Even before he takes the stage, you wonder: Why is he still doing this?
His classic '90s sitcom still earns millions in syndication. His new NBC show The Marriage Ref is coming back for a second season. And he just closed a deal to make $1.5 million in London for one 90-minute show.
Then you see Jerry Seinfeld step on stage, greeted with a rush of enthusiastic howls from a sold-out crowd of 2,180 and you know. That's like asking why Keith Richards is still hacking on guitars across the globe or Picasso kept creating art until he was put in the ground.
Because whatever else he does in life, Seinfeld was born to make people laugh by talking into a microphone — as proven by his bravura performance Friday at Ruth Eckerd Hall; the first of three sold-out shows that conclude today.
Whether the subject was hating Facebook ("They don't make a 'get outta my Facebook,' do they?"), despising TV weathermen ("There's no five-day forecast; they're just yankin' us on that one") or certain senior citizen walking aids ("Let me just say, if you need brakes on your walker, perhaps you've been misdiagnosed"), Seinfeld has no equal in making the mundane sound breathlessly hilarious.
And if all else fails, he deploys The Shriek.
You've heard it at middling levels on his long-gone TV show, exaggerated since Seinfeld's demise by every two-bit impressionist between here and Vegas. But there's no substitute for The Shriek in person — Seinfeld's trademark technique of boosting a punch line into the stratosphere with a yelp somewhere between a fire engine and you mother's most piercing holler.
"E-mail is not mail," he offered in one of many anti-technology rants. "Mail comes ONCE A DAY! Mail lets you live. The e-mailman NEVER LEAVES."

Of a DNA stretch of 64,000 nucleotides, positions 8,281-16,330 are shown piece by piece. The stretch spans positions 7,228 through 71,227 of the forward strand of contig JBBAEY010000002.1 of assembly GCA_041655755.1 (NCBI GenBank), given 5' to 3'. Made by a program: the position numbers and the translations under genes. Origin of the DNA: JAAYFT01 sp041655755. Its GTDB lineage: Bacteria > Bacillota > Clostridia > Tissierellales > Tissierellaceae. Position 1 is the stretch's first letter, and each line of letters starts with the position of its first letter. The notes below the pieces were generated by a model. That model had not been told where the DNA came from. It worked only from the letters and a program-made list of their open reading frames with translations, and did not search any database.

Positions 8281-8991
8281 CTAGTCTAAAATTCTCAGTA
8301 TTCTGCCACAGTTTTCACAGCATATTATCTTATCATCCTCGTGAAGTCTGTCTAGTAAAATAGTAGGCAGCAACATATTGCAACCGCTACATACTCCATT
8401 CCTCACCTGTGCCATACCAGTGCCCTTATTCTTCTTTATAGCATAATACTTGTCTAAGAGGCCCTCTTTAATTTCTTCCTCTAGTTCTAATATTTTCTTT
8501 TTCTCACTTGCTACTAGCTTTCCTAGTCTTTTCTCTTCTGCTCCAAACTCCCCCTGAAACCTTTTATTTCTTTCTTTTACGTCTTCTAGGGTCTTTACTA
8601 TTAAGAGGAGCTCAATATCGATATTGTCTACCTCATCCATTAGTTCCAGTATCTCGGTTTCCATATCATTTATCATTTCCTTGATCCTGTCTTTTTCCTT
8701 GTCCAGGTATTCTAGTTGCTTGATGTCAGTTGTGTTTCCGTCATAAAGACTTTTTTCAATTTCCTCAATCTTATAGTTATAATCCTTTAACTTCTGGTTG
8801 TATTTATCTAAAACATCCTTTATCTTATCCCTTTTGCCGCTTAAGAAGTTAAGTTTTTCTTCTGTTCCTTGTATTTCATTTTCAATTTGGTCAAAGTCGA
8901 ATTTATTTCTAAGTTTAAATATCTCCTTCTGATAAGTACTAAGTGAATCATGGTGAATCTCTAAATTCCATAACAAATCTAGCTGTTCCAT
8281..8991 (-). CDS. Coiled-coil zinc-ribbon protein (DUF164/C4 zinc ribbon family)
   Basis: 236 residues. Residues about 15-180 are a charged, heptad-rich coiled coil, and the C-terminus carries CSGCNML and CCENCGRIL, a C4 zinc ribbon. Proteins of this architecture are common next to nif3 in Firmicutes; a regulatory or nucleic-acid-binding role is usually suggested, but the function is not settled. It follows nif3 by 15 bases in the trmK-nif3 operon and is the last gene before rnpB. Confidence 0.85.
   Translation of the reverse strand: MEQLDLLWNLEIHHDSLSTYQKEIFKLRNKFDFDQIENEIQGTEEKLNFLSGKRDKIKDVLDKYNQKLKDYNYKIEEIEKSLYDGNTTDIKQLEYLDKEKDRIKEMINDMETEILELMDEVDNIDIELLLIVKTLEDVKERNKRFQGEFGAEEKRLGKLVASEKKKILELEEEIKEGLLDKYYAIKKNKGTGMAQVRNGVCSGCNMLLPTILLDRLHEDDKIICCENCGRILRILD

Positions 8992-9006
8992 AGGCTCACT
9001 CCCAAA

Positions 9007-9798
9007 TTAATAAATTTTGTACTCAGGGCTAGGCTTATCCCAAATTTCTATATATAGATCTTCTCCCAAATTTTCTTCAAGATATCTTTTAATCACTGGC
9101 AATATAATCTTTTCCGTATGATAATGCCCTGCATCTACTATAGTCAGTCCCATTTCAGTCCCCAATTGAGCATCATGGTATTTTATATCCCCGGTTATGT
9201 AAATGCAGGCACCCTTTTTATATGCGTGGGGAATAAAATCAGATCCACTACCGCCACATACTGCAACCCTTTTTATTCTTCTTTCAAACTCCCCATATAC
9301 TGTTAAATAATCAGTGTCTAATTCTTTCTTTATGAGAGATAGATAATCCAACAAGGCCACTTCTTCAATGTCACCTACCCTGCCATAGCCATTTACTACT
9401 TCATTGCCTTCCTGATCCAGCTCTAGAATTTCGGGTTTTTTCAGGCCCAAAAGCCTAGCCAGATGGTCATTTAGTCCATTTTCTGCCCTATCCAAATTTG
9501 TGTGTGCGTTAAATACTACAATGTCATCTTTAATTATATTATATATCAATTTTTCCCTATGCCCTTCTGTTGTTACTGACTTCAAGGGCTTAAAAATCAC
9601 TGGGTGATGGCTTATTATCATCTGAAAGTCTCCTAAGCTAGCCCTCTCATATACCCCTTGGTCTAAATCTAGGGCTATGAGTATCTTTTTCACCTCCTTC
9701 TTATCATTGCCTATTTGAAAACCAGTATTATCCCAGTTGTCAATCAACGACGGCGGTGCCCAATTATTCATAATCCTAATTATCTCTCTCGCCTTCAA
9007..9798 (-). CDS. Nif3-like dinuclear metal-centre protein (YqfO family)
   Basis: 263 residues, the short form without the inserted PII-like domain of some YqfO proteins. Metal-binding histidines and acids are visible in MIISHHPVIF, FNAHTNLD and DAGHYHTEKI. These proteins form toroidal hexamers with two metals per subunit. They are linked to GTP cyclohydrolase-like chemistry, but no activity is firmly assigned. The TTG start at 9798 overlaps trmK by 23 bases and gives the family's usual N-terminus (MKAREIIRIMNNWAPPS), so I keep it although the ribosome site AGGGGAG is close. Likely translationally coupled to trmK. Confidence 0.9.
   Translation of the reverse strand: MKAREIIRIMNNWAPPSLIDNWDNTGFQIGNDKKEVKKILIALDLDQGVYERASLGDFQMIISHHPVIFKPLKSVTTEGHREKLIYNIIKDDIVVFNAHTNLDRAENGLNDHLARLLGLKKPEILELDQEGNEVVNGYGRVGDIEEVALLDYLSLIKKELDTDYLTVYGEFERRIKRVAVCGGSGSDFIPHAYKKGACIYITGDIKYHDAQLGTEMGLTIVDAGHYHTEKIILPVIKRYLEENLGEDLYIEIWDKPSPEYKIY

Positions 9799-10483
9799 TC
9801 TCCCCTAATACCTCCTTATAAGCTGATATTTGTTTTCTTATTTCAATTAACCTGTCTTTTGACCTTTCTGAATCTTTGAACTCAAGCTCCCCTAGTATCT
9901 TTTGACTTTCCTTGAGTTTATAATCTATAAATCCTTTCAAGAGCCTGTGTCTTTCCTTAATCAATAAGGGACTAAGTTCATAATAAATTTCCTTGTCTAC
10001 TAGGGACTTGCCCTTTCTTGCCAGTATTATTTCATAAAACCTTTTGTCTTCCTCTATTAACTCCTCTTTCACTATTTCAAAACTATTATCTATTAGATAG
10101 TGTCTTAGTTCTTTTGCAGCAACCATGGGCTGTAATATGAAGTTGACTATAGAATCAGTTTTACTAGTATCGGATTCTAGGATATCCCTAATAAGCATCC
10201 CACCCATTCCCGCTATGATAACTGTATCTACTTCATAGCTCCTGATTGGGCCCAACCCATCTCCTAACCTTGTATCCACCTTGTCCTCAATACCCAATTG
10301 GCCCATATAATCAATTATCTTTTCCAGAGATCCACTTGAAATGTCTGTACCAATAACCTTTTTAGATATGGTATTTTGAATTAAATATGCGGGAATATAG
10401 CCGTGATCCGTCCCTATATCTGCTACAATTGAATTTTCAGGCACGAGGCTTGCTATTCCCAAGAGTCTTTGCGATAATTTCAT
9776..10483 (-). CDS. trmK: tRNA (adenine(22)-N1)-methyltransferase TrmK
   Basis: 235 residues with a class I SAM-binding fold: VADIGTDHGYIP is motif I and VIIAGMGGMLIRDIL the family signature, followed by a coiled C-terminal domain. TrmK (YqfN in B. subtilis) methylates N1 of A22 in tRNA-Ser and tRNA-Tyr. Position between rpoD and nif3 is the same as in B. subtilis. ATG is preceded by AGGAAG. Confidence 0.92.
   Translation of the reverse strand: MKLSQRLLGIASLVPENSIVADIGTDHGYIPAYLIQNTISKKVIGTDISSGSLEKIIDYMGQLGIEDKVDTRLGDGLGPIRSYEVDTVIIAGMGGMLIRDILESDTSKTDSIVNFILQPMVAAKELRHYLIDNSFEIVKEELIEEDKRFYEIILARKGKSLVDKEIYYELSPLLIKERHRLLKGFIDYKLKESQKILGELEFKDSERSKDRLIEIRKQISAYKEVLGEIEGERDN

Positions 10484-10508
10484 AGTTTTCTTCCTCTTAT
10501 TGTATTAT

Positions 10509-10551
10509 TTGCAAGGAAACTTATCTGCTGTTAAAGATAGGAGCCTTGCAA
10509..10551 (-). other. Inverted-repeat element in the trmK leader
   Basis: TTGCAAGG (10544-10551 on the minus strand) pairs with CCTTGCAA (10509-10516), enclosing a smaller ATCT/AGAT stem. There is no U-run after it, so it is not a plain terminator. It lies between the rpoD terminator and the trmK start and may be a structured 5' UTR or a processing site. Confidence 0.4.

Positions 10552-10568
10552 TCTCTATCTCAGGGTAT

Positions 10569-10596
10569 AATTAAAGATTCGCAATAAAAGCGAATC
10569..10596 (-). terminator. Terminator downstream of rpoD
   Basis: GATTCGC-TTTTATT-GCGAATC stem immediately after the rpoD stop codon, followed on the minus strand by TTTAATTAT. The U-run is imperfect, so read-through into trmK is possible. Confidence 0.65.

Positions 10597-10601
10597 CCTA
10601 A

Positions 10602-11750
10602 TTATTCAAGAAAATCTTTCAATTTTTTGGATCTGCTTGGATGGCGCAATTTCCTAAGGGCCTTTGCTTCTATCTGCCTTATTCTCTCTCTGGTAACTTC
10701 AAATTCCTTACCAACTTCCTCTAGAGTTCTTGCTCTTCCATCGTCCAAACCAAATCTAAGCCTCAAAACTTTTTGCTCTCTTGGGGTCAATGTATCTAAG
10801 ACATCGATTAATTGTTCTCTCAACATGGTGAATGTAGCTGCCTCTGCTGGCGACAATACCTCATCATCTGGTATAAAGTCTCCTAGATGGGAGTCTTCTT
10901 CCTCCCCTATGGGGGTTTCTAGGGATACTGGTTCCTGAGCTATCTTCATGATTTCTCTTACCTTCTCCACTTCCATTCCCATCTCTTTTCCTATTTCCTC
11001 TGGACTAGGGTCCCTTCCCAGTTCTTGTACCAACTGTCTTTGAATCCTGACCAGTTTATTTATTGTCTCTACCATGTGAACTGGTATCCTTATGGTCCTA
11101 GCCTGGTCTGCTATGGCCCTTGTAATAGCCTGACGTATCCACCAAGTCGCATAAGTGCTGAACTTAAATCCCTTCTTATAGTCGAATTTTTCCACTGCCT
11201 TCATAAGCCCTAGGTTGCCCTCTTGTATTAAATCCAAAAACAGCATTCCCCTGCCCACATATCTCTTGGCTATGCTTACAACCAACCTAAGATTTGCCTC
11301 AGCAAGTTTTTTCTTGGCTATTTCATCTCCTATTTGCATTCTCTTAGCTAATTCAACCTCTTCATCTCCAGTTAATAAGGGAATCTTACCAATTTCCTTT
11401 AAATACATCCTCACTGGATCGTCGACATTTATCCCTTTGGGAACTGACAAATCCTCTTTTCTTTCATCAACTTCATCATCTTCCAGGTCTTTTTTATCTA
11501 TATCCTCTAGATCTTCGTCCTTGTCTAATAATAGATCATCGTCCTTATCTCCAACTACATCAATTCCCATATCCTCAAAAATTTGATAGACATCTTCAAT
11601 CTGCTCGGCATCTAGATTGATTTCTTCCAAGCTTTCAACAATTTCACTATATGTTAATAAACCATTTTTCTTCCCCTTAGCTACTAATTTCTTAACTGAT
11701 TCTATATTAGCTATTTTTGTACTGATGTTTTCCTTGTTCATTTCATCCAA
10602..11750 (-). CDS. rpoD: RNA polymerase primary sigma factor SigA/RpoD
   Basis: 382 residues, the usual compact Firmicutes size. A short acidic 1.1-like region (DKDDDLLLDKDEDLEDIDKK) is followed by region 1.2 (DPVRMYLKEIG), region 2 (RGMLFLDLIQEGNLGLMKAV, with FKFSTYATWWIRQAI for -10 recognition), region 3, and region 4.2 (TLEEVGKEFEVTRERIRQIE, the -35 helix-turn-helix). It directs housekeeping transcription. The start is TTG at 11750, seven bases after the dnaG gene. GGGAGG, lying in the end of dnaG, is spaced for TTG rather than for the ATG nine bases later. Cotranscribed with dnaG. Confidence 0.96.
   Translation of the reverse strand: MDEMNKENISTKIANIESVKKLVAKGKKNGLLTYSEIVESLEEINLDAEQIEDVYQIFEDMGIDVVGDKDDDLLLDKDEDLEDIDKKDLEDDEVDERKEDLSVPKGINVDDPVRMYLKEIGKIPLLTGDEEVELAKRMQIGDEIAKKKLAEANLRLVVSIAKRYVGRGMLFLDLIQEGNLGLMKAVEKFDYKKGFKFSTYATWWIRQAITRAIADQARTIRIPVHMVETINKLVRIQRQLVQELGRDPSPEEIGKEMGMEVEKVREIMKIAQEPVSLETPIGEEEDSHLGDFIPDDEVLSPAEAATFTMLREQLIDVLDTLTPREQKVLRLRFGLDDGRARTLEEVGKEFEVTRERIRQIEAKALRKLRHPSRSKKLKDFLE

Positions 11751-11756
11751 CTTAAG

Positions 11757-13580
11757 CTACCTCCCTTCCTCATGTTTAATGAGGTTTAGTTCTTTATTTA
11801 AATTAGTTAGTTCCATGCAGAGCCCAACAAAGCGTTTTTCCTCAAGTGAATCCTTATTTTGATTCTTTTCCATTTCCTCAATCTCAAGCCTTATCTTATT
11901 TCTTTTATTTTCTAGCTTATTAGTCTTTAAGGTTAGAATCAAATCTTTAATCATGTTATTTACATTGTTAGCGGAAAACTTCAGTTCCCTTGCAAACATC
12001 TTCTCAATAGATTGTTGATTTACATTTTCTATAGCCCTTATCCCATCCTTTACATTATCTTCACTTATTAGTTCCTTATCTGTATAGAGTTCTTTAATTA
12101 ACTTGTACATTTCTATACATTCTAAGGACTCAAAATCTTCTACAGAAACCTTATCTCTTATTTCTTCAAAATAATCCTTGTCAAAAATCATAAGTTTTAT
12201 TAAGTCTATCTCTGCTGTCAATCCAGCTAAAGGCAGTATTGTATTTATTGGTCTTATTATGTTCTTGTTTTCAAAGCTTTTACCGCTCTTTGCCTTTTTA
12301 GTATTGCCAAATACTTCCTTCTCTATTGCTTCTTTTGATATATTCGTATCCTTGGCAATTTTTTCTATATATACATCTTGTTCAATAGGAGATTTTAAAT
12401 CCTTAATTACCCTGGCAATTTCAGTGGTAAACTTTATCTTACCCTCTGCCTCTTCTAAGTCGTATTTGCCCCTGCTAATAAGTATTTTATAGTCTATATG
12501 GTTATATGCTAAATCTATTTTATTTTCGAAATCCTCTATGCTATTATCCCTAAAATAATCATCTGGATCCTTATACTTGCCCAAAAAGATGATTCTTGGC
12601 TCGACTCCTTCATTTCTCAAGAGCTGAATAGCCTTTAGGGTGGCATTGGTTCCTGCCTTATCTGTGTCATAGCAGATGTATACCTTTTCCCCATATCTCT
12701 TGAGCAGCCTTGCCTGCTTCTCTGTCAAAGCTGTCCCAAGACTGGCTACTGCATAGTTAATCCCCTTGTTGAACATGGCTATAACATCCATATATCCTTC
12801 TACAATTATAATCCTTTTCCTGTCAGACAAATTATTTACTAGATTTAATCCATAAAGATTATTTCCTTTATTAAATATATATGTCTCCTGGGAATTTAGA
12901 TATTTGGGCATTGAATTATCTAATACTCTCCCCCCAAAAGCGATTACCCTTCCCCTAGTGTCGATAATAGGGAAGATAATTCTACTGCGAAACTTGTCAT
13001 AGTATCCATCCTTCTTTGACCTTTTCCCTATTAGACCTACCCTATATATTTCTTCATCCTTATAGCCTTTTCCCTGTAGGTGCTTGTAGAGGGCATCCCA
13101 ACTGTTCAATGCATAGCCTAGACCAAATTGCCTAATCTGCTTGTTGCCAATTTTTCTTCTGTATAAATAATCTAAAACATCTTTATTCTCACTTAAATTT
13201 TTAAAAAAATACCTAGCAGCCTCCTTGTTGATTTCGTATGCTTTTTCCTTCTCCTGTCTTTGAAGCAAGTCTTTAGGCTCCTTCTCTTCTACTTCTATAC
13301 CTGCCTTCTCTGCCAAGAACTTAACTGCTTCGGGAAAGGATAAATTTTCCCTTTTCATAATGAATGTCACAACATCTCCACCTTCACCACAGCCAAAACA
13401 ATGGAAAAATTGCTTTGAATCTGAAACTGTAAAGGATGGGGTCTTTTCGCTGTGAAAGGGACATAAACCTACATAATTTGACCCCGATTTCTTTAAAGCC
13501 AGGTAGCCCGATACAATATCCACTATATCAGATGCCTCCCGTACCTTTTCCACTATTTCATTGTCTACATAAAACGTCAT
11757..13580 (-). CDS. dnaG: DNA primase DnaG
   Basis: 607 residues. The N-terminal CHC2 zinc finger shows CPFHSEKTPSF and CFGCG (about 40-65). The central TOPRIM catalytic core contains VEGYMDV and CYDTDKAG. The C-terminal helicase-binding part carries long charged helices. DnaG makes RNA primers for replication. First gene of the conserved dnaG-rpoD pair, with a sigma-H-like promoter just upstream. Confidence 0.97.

And his bit about a certain coffee shop chain: "Chock full o'Nuts — how long is that going to go on before somebody says WHERE ARE THE NUTS?"
But the night's best laugh lines came courtesy of Seinfeld's talent for summing up the absurdity of life with a succession of artfully crafted lines. "Men don't expect to be happy; they just want to be left alone," he cracked. "A man wants the same thing from his wife as he wants from his underwear: a little support and a little freedom."
Ever the professional, Seinfeld even found a way to work local references into the act, praising Clearwater's fine weather ("I'm 56 years old; it took me that long to figure out why people move here from New York") and gilding his rants about the inaccuracy of most TV weather reporters with snide references to WTVT-Ch. 13 forecaster Paul Dellegatto.
Rewarded with a standing ovation after 80 minutes, the legendary comic spent his last few minutes taking questions from the crowd, gently ridiculing one woman who asked about his tie color ("Yeah, THAT's what I spent hours working on; no concern about the quality of the comedic material … it's more of a fashion show up here") and deftly handling the zillionth time someone asked about a Seinfeld reunion.
"It's a possibility at some point," he said, feeding an almost palpable anticipation from the crowd, "once all four of our careers are in the toilet. … And we're working on that pretty hard right now."
Not by delivering standup gigs like this one, Mr. Seinfeld. All this will earn you is another few thousand fans enthralled by the sight of a master practicing his craft.